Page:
The Evening Standard—Thursday, August 11, 1892 Page 1
HE PROVED AN ALIBI.
Man on New England Train
Thought to be an Assassin.
Fall River Police Are Working on a
Number of Clews.
Suspicion May be Entirely Diverted
from Borden Family.
Fall River, Aug. 11. — The Borden inquest was resumed this morning.
Charles Sawyer, who guarded the doors of the house while Officer Allen ran to the Central Station, was the first witness.
He testified that he ran to the house when he saw Mrs. Russell running, and that he was with Officer Doherty and an Associated Press reporter when Dr. Bowen discovered that Mrs. Borden did not die of heart disease.
Officer George Allen was called, and he testified to having seen Mr. Borden lying on the sofa stabbed as he supposed.
Mrs. Perry Gifford was being examined at 12 o’clock.
Last night Officer Harrington went to Boston with Dr. Handy to identify a suspect answering the description of a “wild looking” man seen last Thursday morning by the doctor as he was driving by the Borden house.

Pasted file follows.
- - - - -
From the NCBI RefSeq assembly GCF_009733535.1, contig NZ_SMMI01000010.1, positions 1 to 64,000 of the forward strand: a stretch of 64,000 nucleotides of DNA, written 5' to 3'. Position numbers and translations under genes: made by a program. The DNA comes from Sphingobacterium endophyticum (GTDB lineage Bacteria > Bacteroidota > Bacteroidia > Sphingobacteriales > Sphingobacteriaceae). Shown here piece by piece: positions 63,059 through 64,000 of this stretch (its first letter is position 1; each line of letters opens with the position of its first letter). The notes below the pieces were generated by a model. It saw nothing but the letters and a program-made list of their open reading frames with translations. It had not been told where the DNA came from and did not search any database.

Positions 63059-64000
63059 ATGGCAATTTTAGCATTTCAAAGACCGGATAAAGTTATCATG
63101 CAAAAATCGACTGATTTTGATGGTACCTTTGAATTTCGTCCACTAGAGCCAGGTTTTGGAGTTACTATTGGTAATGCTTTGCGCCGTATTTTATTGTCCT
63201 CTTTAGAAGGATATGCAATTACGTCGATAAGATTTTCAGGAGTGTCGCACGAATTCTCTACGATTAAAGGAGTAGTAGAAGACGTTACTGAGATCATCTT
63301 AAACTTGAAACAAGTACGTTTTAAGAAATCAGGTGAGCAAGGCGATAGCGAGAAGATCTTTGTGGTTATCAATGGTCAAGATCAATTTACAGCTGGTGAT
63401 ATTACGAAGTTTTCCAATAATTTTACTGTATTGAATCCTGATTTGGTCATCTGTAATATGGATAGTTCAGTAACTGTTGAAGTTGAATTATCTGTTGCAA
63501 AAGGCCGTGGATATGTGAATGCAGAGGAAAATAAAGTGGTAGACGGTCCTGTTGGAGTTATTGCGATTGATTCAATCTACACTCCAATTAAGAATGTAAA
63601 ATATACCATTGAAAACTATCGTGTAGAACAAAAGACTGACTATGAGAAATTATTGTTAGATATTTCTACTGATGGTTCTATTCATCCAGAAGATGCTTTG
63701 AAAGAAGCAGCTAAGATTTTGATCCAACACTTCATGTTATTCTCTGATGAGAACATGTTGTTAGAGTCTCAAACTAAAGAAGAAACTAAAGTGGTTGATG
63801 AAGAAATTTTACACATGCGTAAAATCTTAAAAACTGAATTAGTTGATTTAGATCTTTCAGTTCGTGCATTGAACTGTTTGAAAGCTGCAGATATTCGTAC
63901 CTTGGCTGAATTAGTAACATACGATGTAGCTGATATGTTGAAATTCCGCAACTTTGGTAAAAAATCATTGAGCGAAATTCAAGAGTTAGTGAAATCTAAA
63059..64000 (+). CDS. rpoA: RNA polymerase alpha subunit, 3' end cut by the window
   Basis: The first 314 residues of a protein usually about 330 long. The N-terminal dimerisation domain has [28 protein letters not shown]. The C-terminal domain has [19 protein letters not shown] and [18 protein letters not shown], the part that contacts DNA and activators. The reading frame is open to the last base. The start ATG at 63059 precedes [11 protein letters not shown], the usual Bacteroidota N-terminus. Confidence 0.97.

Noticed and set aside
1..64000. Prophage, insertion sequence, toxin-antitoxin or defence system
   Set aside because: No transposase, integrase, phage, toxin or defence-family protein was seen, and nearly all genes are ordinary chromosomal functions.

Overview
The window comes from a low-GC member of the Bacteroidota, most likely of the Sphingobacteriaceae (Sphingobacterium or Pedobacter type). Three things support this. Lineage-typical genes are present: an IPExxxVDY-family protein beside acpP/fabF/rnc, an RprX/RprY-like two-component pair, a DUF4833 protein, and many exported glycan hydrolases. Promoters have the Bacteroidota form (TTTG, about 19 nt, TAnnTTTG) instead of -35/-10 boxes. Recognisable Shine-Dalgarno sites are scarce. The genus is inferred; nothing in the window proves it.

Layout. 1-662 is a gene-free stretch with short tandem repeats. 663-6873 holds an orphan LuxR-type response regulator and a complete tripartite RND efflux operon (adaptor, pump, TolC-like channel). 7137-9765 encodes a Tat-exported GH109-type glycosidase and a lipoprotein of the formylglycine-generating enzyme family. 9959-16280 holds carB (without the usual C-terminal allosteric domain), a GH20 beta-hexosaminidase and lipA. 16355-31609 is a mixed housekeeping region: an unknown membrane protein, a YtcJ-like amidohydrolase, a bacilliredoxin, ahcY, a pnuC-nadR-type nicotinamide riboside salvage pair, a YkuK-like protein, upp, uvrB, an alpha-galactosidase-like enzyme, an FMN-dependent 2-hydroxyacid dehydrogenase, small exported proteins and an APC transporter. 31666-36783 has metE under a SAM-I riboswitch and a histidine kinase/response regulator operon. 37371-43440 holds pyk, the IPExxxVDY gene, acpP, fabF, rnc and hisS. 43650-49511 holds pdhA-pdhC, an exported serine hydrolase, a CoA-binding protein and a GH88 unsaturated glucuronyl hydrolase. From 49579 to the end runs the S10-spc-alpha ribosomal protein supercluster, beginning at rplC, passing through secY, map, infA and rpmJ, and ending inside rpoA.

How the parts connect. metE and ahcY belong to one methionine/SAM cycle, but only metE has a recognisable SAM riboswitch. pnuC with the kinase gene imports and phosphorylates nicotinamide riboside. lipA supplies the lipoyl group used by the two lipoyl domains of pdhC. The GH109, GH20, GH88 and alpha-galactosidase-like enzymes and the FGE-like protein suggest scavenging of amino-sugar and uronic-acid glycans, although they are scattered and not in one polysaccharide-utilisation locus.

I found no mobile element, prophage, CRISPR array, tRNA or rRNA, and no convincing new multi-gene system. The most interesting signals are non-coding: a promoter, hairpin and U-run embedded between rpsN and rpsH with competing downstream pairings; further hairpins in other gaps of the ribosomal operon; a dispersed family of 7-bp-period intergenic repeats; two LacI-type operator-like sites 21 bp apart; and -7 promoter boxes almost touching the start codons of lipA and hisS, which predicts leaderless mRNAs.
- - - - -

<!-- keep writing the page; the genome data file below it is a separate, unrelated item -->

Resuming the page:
The suspect was not the man.
The police have also run down a suspect who boarded the New Bedford train at Mt. Pleasant and rode into the city.
He proved an alibi easily.
Marshal Hilliard this morning submitted to another interview.
In answer to a question as to whether or not the police had given up all hopes of locating a murderer inside of the Borden family he said the question was nonsensical, but he would answer by saying that three clews were already being run down and none of them would in any way implicate a member of the household.
He said he had not been stinted in money because of political complications.
He was not hunting clews personally, because the district attorney required his presence at the inquest, but the detectives worked most of the night, and reported to him, and he was willing to say that close medical examinations and their results would be a feature of the case, and that it might turn out that suspicions would be directed from the Borden family.
It has been proven that the suspected poisonous milk drank by the Borden family was all right when it was taken from the Borden farm and brought to this city.
Members of the family in charge of the farm drank it and they were affected in no noticeable way.